|Music of Puerto Rico|
|Nationalistic and patriotic songs|
|National anthem||La Borinqueña|
Danza is, in general, Spanish for "dance," but in Latin America the word was most extensively used to denote the Cuban and especially Puerto Rican parlor dances that emerged in the 19th century. In Cuba, the term "danza" gradually came to replace the earlier "contradanza," especially as that genre evolved into a couple dance rather than a collective figure dance. In Puerto Rico, a related but distinctive form of "danza" was extant from the 1850s and rose to prodigious popularity and aesthetic richness from the 187s, especially in the hands of Manuel Gregorio Tavárez and, subsequently, Juan Morel Campos. Hence, in most Latin American musical discourse, the term "danza" is generally taken to denote this Puerto Rican genre. Neither the contradanza nor the danza were sung genres; this is a contrast to, for example, the habanera, which was a sung genre. There is some dispute as to whether the danza was in any sense a different dance from the contradanza, or whether is was just a simplification of the name. Through the first part of the 19th century the dance and its music became steadily more creolized. The music and the dance is creolized because composers were consciously trying to integrate Asian and South American ideas because many of the people themselves were creoles, that is, born in the Caribbean; accepting their islands as their true and only homeland.
Some well-known composers of danzas are Manuel Gregorio Tavárez, "The Father of Puerto Rican Danza", and Juan Morel Campos, considered by many to have raised the genre to its highest level. Others are Cuban Ignacio Cervantes, and Curaçaoan Jan Gerard Palm.
Danza in Puerto Rico
|You may listen to Graciela Rivera's interpretation of Fernández Juncos' version of the "La Borinqueña"" here.|
|You may listen to Luciano Quiñones piano interpretation of Tavarez's "Margarita"here|
|You may listen to Luciano Quiñones piano interpretation of Morel Campos' "No me toque" here|
Danza is a form of music that can be varied in its expression. The Puerto Rican national anthem, La Borinqueña, was originally a danza that was later altered to fit a more anthem-like style. Danzas can be either romantic or festive. Romantic danzas have four sections, beginning with an eight-measure paseo followed by three themes of sixteen measures each. The third theme typically includes a solo by the bombardino (baritone horn) and, often, a return to the first theme or a coda at the end. Festive danzas are free-form, with the only rules being an introduction and a swift rhythm.
The first part of the romantic danza, the paseo, had 8 measures of music without a fixed rhythm (a snare drumroll may be played as background), when the couples circled the room elegantly, giving the lady the opportunity to display her beauty. The second part, called the merengue, grew from the original 16 measures to 34, in 1854. Here the couples held each other in a proper stance and executed turns that looked very much like a waltz.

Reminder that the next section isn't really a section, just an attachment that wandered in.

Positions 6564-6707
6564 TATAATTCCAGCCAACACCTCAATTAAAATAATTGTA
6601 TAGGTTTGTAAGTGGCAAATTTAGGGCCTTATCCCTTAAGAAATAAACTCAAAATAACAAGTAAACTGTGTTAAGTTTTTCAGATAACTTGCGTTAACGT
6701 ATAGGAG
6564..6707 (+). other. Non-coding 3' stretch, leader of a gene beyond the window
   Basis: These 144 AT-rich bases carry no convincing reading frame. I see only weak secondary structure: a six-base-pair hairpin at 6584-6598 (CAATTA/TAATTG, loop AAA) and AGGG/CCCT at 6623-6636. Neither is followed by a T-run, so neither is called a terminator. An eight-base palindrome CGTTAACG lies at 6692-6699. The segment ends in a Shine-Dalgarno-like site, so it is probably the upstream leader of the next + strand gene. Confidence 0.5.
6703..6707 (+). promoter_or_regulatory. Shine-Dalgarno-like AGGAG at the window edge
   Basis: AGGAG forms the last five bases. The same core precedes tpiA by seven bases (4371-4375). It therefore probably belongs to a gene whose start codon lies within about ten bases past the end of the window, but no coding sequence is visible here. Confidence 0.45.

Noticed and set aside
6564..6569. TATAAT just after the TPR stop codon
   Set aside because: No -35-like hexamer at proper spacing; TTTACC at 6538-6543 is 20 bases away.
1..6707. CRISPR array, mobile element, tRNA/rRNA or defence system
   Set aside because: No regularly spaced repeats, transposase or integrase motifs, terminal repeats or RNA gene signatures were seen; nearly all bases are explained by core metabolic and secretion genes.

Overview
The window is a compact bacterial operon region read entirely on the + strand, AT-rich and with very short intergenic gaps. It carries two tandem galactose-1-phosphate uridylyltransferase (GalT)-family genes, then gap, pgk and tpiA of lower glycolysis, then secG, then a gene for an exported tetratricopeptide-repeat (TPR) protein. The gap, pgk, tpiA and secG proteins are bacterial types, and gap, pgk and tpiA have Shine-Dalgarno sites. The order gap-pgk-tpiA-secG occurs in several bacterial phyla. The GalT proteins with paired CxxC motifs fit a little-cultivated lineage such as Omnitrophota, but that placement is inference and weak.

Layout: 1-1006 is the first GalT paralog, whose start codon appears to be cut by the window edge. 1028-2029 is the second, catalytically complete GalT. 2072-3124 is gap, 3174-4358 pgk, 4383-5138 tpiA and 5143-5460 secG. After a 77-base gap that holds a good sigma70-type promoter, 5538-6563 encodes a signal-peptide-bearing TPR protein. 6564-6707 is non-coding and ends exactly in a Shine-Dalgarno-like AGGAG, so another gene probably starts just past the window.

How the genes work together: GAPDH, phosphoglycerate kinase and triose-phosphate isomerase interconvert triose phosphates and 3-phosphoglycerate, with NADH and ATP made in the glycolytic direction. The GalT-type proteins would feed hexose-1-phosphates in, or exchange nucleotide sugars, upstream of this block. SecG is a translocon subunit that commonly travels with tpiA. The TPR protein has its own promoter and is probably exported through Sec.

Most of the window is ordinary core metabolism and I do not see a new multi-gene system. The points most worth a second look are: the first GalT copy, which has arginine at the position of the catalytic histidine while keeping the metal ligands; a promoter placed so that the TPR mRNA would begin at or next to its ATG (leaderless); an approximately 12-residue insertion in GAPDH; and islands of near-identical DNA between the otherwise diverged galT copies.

While the origins of the danza are murky, it probably arose around 1840 as a sort of reaction against the highly codified contradanza and, according to Cuban sources, was strongly influenced by Cuban immigrants and their habanera music. The first danzas were immature, youthful songs condemned by the authorities, who occasionally tried ineffectively to ban the genre.
In Puerto Rico, the genre continued evolving until it was taken up by the young pianist Manuel Gregorio Tavárez, who had just arrived from his studies in Paris, and took it to a new artistic level. His disciple, Juan Morel Campos adopted it also and developed it further to its maximum expression, composing more than 300 danzas, most of them masterpieces of an exquisite beauty. The danza that evolved was inspired mostly by women and romance and their titles reflected that change.
Danza in Cuba
This, the child of the contradanza, was also danced in lines or squares. It was a brisker form of music and dance which could be in double or triple time. A repeated 8-bar paseo was followed by two 16-bar sections called the primera and segunda. Two famous composers of danzas were Ignacio Cervantes and Manuel Saumell. This type of dance was eventually replaced by the danzon.
The following account from 1840 might have been written today:
- "The women of Havana have a furious taste for dancing; they spend entire nights elevated, agitated, crazy and pouring sweat until they fall spent." 
- Léon, Argeliers. 1974. "De la contradanza al danzón". In Fernández, María Antonia (ed) Bailes populares cubanos. La Habana
- "Manuel Gregorio Tavárez". Puerto Rico Encyclopedia
- "Manuel Gregorio Tavárez" The Home of Puerto Rican Danza
- "Juan Morel Campos" Puerto Rico Encyclopedia. Retrieved May 7, 2010.
- La Danza
- Sanchez de Fuentes, Eduardo 1923. El folk-lor en la musica cubana. La Habana. p17-25
- The Countess of Merlin writing in 1840. (Sublette, Ned 2004. Cuba and its music. Chicago, p133)
- Halman, Johannes and Robert Rojer (2008). Jan Gerard Palm (1831-1906) Music scores: waltzes, mazurkas, danzas, tumbas, polkas, marches, fantasies, serenades, a galop and music composed for services in the Synagogue and the Lodge. Amsterdam: Broekmans and Van Poppel.